fabric scraps or cabbage saved in baskets and bags

Sewing Cabbage or Carbage

Simultaneously one of the downfalls and benefits of sewing is all of the scrap fabric you will end up with. (Or “cabbage” or “carbage” as it’s called.) What to do with all of these scraps? I like to sort them into different sections and purposes. I keep a basket on the top of my desk, and I place all scraps into this basket as I work on a project. Then as I have time later, I go through the basket and sort into these categories, for different purposes.

  • Large scraps of 1/2 metre or more that I could potentially make another project out of, I fold up and place back on the shelf.
  • Medium scraps of less than 1/2 a metre, that could be used as a facing, lining, patch for mending, or to make a small project like a pouch, I save in a large basket.
  • Small cotton scraps of 3″ – 6″ that are large enough to be quilting squares, I save in a drawstring bag. I’ve been saving some of these pieces for years, and was finally able to use some of them in this purse.
  • Tiny scraps of less than 3″, or small pieces of synthetic fabric that I wouldn’t use for a quilt, are cut up into tiny 1″ pieces and saved for stuffing. You can make floor cushions, dog beds, historical costuming hip/bum pads etc. with these tiny pieces. Of course, I don’t always need all of these scraps, so they do sometimes end up in the trash, unfortunately.

Well, there are my favourite sewing tools and techniques; at least all of the ones I can remember right now!

Do you sew? What techniques and tools do you use most often? Do you have any tips and tricks to add to this list?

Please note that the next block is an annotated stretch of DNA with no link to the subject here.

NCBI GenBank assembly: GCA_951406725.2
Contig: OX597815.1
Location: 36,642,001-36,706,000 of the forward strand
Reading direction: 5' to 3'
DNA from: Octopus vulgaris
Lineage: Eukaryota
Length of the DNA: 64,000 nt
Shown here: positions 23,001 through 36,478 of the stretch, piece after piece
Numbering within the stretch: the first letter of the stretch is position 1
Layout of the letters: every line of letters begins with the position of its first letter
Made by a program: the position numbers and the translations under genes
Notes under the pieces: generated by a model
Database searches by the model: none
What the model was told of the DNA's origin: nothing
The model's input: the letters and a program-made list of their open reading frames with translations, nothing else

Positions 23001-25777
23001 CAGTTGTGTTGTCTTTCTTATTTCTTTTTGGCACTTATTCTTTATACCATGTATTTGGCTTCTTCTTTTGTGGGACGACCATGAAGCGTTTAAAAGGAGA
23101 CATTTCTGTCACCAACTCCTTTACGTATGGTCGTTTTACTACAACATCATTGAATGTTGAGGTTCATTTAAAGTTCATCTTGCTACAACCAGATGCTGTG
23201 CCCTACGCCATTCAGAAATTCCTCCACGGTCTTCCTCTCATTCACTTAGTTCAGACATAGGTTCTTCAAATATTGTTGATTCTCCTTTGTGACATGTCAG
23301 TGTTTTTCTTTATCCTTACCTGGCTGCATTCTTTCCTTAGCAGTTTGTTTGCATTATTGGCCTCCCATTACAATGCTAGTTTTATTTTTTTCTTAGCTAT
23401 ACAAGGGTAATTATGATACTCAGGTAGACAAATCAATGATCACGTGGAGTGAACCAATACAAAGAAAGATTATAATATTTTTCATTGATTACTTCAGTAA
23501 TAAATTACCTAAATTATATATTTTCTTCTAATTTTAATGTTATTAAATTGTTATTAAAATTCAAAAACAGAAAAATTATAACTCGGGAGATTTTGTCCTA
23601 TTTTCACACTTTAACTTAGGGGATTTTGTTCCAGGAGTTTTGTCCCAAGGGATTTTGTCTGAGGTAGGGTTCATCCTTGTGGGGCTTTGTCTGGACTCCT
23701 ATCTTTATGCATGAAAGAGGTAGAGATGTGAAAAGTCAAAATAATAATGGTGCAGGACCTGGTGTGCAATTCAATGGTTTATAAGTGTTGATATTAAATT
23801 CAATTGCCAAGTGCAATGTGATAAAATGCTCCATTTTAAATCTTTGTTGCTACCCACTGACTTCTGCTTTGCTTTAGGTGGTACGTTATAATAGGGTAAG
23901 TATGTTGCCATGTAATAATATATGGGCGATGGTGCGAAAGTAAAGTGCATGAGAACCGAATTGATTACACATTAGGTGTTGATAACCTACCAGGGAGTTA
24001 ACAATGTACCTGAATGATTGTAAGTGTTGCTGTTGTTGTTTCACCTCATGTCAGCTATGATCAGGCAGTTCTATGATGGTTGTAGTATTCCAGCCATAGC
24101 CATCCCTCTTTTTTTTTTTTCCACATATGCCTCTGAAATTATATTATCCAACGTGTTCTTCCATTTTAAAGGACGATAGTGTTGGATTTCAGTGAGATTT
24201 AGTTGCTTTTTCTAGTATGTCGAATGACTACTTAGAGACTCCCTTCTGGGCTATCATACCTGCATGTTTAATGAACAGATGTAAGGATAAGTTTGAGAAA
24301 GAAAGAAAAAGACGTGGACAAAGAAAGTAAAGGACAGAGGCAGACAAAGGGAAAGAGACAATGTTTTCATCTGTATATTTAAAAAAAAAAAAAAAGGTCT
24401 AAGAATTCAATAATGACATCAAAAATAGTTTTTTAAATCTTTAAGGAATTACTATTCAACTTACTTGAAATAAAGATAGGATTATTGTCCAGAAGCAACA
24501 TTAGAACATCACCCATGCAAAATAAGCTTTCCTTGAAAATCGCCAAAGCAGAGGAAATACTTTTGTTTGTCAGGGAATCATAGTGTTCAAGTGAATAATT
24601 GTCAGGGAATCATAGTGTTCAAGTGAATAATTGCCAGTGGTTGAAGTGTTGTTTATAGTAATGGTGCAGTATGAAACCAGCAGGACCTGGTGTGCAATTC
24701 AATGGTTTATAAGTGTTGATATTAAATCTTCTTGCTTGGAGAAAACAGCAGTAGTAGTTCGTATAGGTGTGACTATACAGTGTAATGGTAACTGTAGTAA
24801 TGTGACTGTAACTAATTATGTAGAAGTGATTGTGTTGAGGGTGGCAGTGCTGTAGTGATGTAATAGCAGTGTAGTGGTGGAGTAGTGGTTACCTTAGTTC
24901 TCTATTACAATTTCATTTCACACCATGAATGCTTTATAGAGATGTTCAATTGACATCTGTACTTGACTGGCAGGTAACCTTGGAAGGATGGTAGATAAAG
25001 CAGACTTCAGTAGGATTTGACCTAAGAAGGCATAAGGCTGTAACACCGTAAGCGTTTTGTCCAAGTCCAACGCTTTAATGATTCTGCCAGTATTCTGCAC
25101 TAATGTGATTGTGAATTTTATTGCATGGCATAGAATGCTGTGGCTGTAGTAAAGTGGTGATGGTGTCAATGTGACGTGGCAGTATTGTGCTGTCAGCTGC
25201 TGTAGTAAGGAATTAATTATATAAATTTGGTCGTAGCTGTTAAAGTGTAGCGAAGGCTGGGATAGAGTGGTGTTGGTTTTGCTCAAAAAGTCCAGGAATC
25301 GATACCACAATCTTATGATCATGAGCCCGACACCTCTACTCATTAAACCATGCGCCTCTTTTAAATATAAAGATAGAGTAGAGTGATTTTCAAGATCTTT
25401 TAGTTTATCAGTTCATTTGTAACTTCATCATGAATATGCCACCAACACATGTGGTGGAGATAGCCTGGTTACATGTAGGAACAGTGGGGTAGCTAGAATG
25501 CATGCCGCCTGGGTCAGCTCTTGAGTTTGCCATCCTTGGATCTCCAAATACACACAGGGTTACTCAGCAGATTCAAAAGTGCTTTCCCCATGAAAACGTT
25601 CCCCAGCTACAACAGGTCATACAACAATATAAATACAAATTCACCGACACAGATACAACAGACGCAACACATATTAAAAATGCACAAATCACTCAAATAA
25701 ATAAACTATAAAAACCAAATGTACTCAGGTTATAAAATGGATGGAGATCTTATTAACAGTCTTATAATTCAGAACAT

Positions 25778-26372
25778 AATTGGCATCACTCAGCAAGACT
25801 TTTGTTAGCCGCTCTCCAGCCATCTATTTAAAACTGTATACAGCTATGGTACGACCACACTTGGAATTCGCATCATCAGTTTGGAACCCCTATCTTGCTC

Social Saturday | November 6

paint cans and paint brush on a chair ready to paint

Here we are already in November, it doesn’t feel like it should be almost at the end of the year yet…does it? I’ve been looking lately at my list of goals to complete by the end of this year; when I wrote that list it seemed like I had all the time in the world… but now I’m thinking I might not complete them all! Oh well, at least I did fulfill my biggest goal on that list: opening an online shop and getting my artwork into a gallery!

a can of paint with a brush and a roll of wallpaper ready to be hung

Lately I’ve been busy with some other kinds of projects; the biggest one being painting my new bedroom! Currently my bedroom is right over top the boiler room, which gets loud in the winter when the heat is running all the time, so I am moving one bedroom over. This meant painting and replacing trim…and then I decided to do a feature wall in bead board wallpaper. (Did you know that they make dimensional bead board wallpaper? It actually looks quite like real wood once it’s installed!) The project has taken a lot longer than I initially thought it would; I thought I could finish the room in a week…and it’s actually taken me three weeks. Oh well, I learned how to hang wallpaper in the process and am finally finishing up the last coat of paint today, which means I can start moving in next week!

embroidered zipper pouch with a bicycle on the front

Another quick project I zipped up (haha) is this little embroidered pouch. I needed a slightly larger one than the one I had, for my purse. I keep all of my “essentials” in a little pouch, so I can easily switch between purses without forgetting to transfer all of the things I need. It also makes it easier to find my lotion or lip balm without having to dig. I haven’t embroidered anything for a while, so this was the perfect little project. The only sad thing is that the orange floss I used on the bicycle seat bled dye when I pressed it. Suffice to say, I do not have that colour anymore.